glycosyltransferases; fucosyltransferases; family GT-23 glycosyltransferases; chitooligosaccharide fucosylation; Nod-factor biosynthesis; nodulation; Nod factors; legume–rhizobium symbiosis; nitrogen fixation
In certain AMPPNP-containing protein structures, the nitrogen bridging the two terminal phosphate groups can be deprotonated.
Many different proteins utilize the chemical energy provided by the cofactor adenosine triphosphate (ATP) for their proper function. A number of structures in the Protein Data Bank (PDB) contain adenosine 5′-(β,γ-imido)triphosphate (AMPPNP), a nonhydrolysable analog of ATP in which the bridging O atom between the two terminal phosphate groups is substituted by the imido function. Under mild conditions imides do not have acidic properties and thus the imide nitrogen should be protonated. However, an analysis of protein structures containing AMPPNP reveals that the imide group is deprotonated in certain complexes if the negative charges of the phosphate moieties in AMPPNP are in part neutralized by coordinating divalent metals or a guanidinium group of an arginine.
imidodiphosphate; adenosine 5′-(β,γ-methylene)triphosphate; AMPPNP
Crystal structures of the human mitochondrial helicase hSuv3 in complex with AMPPNP and with a short strand of RNA are presented.
Suv3 is a helicase that is involved in efficient turnover and surveillance of RNA in eukaryotes. In vitro studies show that human Suv3 (hSuv3) in complex with human polynucleotide phosphorylase has RNA degradosome activity. The enzyme is mainly localized in mitochondria, but small fractions are found in cell nuclei. Here, two X-ray crystallographic structures of human Suv3 in complex with AMPPNP, a nonhydrolysable analog of ATP, and with a short five-nucleotide strand of RNA are presented at resolutions of 2.08 and 2.9 Å, respectively. The structure of the enzyme is very similar in the two complexes and consists of four domains. Two RecA-like domains form the tandem typical of all helicases from the SF2 superfamily which together with the C-terminal all-helical domain makes a ring structure through which the nucleotide strand threads. The mostly helical N-terminal domain is positioned externally with respect to the core of the enzyme. Most of the typical helicase motifs are present in hSuv3, but the protein shows certain unique characteristics, suggesting that Suv3 enzymes may constitute a separate subfamily of helicases.
mitochondrial helicases; human Suv3; SF2 helicases
A repetitive measurement of the same diffraction image allows to judge the performance of a data collection facility.
The accuracy of X-ray diffraction data depends on the properties of the crystalline sample and on the performance of the data-collection facility (synchrotron beamline elements, goniostat, detector etc.). However, it is difficult to evaluate the level of performance of the experimental setup from the quality of data sets collected in rotation mode, as various crystal properties such as mosaicity, non-uniformity and radiation damage affect the measured intensities. A multiple-image experiment, in which several analogous diffraction frames are recorded consecutively at the same crystal orientation, allows minimization of the influence of the sample properties. A series of 100 diffraction images of a thaumatin crystal were measured on the SBC beamline 19BM at the APS (Argonne National Laboratory). The obtained data were analyzed in the context of the performance of the data-collection facility. An objective way to estimate the uncertainties of individual reflections was achieved by analyzing the behavior of reflection intensities in the series of analogous diffraction images. The multiple-image experiment is found to be a simple and adequate method to decompose the random errors from the systematic errors in the data, which helps in judging the performance of a data-collection facility. In particular, displaying the intensity as a function of the frame number allows evaluation of the stability of the beam, the beamline elements and the detector with minimal influence of the crystal properties. Such an experiment permits evaluation of the highest possible data quality potentially achievable at the particular beamline.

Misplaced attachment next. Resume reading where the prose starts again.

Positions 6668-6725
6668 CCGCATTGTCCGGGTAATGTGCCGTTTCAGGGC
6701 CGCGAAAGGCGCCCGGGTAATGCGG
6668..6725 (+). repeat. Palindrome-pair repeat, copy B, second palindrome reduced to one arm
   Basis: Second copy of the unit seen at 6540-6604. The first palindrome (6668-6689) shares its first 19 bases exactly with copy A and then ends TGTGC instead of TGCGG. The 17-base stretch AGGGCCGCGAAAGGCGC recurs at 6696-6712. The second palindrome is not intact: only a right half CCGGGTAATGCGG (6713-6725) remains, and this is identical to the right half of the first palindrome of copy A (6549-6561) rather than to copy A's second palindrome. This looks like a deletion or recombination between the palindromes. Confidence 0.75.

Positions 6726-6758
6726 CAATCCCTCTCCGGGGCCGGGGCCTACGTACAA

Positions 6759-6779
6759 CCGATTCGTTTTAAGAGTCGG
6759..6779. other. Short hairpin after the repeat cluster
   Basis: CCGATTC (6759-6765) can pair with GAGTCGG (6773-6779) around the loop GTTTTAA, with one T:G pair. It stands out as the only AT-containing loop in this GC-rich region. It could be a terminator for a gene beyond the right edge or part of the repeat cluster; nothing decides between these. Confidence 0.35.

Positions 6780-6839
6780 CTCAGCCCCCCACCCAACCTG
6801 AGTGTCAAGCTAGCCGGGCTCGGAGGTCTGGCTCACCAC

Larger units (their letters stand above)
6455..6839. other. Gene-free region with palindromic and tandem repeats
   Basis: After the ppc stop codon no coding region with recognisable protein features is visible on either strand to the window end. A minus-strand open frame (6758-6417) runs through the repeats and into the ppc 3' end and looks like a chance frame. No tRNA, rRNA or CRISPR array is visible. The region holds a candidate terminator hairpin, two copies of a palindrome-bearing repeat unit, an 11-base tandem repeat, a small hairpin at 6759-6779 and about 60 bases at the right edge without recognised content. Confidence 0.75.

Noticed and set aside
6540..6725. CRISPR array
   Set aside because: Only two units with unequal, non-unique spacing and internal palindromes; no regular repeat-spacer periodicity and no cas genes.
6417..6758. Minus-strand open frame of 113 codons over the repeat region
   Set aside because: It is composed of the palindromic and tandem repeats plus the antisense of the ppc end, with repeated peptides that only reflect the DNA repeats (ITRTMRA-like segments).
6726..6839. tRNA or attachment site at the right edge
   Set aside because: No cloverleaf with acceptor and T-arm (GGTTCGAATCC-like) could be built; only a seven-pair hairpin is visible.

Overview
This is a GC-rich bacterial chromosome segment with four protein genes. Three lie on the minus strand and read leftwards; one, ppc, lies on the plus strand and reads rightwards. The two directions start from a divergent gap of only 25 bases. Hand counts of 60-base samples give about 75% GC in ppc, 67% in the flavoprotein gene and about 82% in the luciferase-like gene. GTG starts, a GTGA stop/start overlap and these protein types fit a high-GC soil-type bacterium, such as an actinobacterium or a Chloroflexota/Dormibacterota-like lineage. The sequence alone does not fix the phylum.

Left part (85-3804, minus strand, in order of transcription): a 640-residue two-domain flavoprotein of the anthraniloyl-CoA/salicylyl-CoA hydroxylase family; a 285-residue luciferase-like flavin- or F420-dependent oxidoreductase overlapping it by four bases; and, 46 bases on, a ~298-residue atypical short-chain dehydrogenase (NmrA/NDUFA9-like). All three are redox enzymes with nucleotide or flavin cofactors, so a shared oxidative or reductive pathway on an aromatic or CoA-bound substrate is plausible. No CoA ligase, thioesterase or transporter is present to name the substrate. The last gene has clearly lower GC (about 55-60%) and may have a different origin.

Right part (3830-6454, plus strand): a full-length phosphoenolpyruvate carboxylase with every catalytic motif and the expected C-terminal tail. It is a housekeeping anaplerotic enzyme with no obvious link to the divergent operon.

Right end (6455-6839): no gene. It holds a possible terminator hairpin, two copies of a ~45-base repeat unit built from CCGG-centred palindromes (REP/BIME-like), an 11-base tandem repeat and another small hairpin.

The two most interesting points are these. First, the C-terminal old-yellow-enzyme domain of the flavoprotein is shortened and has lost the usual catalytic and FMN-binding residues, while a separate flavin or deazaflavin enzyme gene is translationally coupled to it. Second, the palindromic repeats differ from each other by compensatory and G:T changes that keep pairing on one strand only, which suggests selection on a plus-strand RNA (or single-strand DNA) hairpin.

diffraction data precision; signal-to-noise ratio; measurement uncertainty; beamline performance
Mutations were introduced to the domain-swapped homodimer of the antiviral lectin griffithsin (GRFT). Whereas several single and double mutants remained dimeric, insertion of either two or four amino acids at the dimerization interface resulted in a monomeric form of the protein (mGRFT). Monomeric character of the modified proteins was confirmed by sedimentation equilibrium ultracentrifugation and by their high resolution X-ray crystal structures, whereas their binding to carbohydrates was assessed by isothermal titration calorimetry. Cell-based antiviral activity assays utilizing different variants of mGRFT indicated that the monomeric form of the lectin had greatly reduced activity against HIV-1, suggesting that the antiviral activity of GRFT stems from crosslinking and aggregation of viral particles via multivalent interactions between GRFT and oligosaccharides present on HIV envelope glycoproteins. Atomic resolution crystal structure of a complex between mGRFT and nonamannoside revealed that a single mGRFT molecule binds to two different nonamannoside molecules through all three carbohydrate-binding sites present on the monomer.